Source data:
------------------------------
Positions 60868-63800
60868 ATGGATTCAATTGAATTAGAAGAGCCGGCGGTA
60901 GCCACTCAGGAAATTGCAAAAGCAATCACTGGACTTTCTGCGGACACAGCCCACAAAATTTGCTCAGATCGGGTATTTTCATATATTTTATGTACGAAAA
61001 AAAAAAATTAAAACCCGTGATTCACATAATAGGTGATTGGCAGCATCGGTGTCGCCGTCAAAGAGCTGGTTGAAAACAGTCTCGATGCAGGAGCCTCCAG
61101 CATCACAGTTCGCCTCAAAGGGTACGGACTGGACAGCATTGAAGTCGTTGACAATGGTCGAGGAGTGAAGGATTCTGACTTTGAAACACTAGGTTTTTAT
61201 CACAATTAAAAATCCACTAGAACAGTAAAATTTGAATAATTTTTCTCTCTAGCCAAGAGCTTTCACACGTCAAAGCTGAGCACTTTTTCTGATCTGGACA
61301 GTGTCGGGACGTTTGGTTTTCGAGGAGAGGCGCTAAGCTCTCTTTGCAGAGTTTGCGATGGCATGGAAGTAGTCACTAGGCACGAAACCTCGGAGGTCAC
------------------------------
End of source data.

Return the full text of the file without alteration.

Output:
Positions 60868-63800
60868 ATGGATTCAATTGAATTAGAAGAGCCGGCGGTA
60901 GCCACTCAGGAAATTGCAAAAGCAATCACTGGACTTTCTGCGGACACAGCCCACAAAATTTGCTCAGATCGGGTATTTTCATATATTTTATGTACGAAAA
61001 AAAAAAATTAAAACCCGTGATTCACATAATAGGTGATTGGCAGCATCGGTGTCGCCGTCAAAGAGCTGGTTGAAAACAGTCTCGATGCAGGAGCCTCCAG
61101 CATCACAGTTCGCCTCAAAGGGTACGGACTGGACAGCATTGAAGTCGTTGACAATGGTCGAGGAGTGAAGGATTCTGACTTTGAAACACTAGGTTTTTAT
61201 CACAATTAAAAATCCACTAGAACAGTAAAATTTGAATAATTTTTCTCTCTAGCCAAGAGCTTTCACACGTCAAAGCTGAGCACTTTTTCTGATCTGGACA
61301 GTGTCGGGACGTTTGGTTTTCGAGGAGAGGCGCTAAGCTCTCTTTGCAGAGTTTGCGATGGCATGGAAGTAGTCACTAGGCACGAAACCTCGGAGGTCAC